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How to access Javascript Gobal Variable into CGI Program

Thanks , Chells

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3 Answers 3

up vote 2 down vote accepted

Three ways: POST, GET, or cookies. which you use depends on your situation.

POST: Include a form on your page with two hidden fields. When an event occurs, fill the hidden fields with your JS variables and submit the form to your cgi program.

GET: Have JS tack the variables onto the URL. when the user clicks a link, it activates a JS function. the JS function sends the browser to "cgi-prog.cgi?JSvar1=foo&JSvar2=bar"

cookies: JS sets a cookie on the user's machine once it has determined the variables. Perl reads that cookie to get the variables.

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Good To Trigger my mind to think different way of sloving . Thanks suveshpratapa –  joe Jun 10 '09 at 14:47

the cgi prog runs on the server and your javascript is in the browser, right? Maybe you should pass the variable to the server via URL (GET) or HTTP Post?

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The methods suggested by other people such as HTTP GET, POST, query string, hidden form fields and cookies are perfectly fine. But for more finesse and interactivity, consider using AJAX.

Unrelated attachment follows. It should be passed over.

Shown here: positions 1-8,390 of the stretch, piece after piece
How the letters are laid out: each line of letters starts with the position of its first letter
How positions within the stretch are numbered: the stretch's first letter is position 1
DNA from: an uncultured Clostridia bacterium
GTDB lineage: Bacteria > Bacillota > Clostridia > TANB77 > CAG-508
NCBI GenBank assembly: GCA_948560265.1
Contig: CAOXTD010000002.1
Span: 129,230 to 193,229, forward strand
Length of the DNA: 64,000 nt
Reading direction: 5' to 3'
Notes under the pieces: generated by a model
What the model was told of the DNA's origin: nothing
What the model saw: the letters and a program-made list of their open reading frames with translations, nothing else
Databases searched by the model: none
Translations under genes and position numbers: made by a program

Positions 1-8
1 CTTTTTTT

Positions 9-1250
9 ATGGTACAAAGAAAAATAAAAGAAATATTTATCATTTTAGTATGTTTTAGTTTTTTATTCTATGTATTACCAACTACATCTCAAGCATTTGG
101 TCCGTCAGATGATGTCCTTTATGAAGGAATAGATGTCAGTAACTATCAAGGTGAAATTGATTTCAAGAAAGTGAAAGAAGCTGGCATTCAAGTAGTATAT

We have a web app than uses Javascript on the browser side that sends some data to the server side script via AJAX when something is clicked. Is that similar to what you're doing? If so, then AJAX is the way to go.

The example below uses GET to sent stuff back to a Perl CGI script (located at 'url'):

var request =  new XMLHttpRequest();
request.open("GET", url, false);
request.send(null);

if(!request.getResponseHeader("Date")) {
var cached = request;
request =  new XMLHttpRequest();
var ifModifiedSince = cached.getResponseHeader("Last-Modified");
ifModifiedSince = (ifModifiedSince) ?
      ifModifiedSince : new Date(0); // January 1, 1970
  request.open("GET", url, false);
  request.setRequestHeader("If-Modified-Since", ifModifiedSince);
  request.send("");
  if(request.status == 304) {
    request = cached;
  }
}

Of course, don't ever write this stuff yourself. It's just to illustrate what's going on. Always use a good Javascript library to do the AJAX stuff. There are many good ones out there: List of modern AJAX Libraries and Frameworks

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Interesting Answer & Thanks . Finally I can This method Which is good –  joe Jun 10 '09 at 14:55
    
I am going to use this method. –  joe Jun 10 '09 at 14:56
    
You're welcome. We ported a fairly complex and old web app which uses only hidden fields and query strings. We use jquery and some other stuff on the client side to intercept the form submit and submit it via XMLHTTPRequest. The upside is that the existing server side script was never changed during the port, only the browser side HTML and Javascript. (UI Layer) –  GeneQ Jun 10 '09 at 15:02

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